Aggression in Dogs – Initial Safety
How do I start treatment of my aggressive dog?
If your dog has threatened or displayed any signs of aggression, then the problem is likely to continue until appropriate steps can be taken to identify the cause and modify the pet's behavior. Therefore a necessary first step is prevention and avoidance of further incidents. Not only is this essential to ensure safety, but each aggressive display may actually serve to increase the chances that the aggressive behavior will continue.
Why will aggression worsen with each further event?
Aggression is most often intended to increase the distance between the dog and the stimulus (e.g. person, other pet, car, etc.).
"Whenever a bark, threat, or aggressive display leads to retreat of the stimulus, the dog's behavior has been reinforced."
Whenever a bark, threat, or aggressive display leads to retreat of the stimulus, the dog's behavior has been reinforced (negative reinforcement) and the behavior is likely to increase. Similarly, if the owner removes the dog from the situation, then the threat has been removed (another form of negative reinforcement). In addition, if the approaching stimulus is anxious, fearful or in any way threatening, the dog's anxiety or fear will be enhanced.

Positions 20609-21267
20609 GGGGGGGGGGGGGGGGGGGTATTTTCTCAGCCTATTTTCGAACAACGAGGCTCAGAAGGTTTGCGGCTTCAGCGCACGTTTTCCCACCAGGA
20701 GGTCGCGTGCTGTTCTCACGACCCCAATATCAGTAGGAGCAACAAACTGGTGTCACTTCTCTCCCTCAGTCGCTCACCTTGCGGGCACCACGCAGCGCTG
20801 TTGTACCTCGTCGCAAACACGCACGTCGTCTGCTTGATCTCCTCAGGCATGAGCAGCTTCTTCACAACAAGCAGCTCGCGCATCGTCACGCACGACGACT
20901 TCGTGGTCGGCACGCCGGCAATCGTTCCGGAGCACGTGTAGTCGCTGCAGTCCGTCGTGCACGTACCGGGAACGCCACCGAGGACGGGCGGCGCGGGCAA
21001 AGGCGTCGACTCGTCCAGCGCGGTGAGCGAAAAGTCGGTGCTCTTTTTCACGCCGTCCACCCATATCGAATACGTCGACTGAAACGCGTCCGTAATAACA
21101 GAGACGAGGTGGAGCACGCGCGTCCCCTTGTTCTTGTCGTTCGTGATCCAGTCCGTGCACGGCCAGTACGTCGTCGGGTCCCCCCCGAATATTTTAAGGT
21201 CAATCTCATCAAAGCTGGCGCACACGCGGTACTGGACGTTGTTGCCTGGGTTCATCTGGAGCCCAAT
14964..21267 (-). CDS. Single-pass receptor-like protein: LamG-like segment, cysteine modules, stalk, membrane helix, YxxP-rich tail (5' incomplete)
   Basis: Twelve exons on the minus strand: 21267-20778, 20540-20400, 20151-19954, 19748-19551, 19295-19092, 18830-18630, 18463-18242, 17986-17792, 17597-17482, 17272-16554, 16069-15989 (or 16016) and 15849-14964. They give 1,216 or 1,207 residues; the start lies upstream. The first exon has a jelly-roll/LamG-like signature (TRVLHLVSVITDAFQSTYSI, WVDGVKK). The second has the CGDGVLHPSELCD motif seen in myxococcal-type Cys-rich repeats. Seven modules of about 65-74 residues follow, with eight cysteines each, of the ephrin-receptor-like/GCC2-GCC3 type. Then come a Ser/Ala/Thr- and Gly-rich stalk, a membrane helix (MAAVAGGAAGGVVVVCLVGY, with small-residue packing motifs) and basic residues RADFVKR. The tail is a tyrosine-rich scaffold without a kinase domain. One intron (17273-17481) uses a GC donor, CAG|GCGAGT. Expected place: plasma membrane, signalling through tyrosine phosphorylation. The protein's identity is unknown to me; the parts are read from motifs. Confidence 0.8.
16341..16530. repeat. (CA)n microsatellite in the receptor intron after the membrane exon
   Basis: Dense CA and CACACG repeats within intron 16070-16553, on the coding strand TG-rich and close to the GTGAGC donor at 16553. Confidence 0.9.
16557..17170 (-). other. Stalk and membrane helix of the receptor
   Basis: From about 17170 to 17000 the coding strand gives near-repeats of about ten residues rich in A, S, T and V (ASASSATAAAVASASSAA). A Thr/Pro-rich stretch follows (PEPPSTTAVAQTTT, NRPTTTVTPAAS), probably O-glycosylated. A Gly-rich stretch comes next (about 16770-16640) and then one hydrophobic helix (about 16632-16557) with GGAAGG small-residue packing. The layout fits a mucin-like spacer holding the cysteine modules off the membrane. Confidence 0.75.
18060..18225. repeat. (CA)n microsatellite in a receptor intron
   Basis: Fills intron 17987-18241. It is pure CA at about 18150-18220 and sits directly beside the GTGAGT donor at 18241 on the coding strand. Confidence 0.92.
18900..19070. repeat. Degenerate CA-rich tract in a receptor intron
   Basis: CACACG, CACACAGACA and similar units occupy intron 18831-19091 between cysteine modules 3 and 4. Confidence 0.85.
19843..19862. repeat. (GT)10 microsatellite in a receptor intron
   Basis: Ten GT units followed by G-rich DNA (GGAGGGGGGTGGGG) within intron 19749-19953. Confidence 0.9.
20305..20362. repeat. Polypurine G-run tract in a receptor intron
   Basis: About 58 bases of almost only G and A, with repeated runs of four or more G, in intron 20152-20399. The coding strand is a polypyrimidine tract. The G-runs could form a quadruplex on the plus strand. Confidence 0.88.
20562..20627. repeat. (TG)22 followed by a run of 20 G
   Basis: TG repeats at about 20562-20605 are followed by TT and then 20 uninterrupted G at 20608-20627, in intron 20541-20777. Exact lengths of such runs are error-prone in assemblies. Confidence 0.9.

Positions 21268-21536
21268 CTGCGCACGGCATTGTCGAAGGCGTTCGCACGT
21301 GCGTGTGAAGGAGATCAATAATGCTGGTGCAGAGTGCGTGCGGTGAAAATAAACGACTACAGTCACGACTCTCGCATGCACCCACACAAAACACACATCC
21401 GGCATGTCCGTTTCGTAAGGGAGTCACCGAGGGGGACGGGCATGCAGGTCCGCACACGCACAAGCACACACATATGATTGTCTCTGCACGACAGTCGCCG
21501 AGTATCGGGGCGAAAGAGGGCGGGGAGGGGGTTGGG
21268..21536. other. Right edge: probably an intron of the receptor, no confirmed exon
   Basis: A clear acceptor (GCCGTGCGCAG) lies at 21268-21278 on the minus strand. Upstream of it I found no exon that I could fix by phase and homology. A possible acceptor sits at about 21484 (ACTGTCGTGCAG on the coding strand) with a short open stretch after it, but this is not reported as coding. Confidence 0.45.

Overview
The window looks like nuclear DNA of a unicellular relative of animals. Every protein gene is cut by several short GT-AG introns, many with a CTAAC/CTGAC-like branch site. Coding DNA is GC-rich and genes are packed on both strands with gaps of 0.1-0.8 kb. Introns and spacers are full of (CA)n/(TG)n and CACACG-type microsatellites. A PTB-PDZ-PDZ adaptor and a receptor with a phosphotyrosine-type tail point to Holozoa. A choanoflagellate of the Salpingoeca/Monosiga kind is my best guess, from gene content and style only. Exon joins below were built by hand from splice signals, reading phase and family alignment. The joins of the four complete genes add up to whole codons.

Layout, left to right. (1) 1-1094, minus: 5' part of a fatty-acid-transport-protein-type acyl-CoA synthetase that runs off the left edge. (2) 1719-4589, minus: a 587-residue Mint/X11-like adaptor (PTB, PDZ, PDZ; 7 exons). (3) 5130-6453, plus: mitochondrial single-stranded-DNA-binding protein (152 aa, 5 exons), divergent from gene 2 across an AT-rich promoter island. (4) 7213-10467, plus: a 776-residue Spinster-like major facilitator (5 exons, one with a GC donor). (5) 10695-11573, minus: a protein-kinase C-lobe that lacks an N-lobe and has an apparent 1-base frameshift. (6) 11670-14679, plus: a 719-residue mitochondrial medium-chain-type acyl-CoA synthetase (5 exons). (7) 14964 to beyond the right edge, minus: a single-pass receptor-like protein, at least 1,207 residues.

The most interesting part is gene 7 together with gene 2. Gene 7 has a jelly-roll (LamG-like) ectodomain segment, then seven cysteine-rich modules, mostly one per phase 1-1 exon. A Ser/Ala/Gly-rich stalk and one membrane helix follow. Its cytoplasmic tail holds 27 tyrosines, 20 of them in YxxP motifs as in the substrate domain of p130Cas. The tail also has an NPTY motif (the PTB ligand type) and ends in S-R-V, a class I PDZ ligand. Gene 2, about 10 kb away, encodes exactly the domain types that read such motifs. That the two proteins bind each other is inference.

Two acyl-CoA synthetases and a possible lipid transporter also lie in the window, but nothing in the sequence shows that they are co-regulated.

The manner in which the owner responds may also further aggravate the problem. If the owner shows any anxiety or fear, the dog may see this as further reason to be anxious or fearful. If the owner uses discipline, punishment or corrective techniques such as choke, jerk, prong, or shock, the dog may become increasingly more fearful as it pairs these negative outcomes with the approach of the stimulus. Even when these techniques are successful at stopping the behavior in the short term, they actually add to an anxious emotional state.
What if the stimulus confronts the pet rather than retreating?
Confronting the pet is potentially dangerous and counterproductive in trying to reduce fear and anxiety. Safety and owner control must first be ensured before any exposure to the stimulus is attempted.
How long will I need to prevent exposure to problems before I can start behavior modification?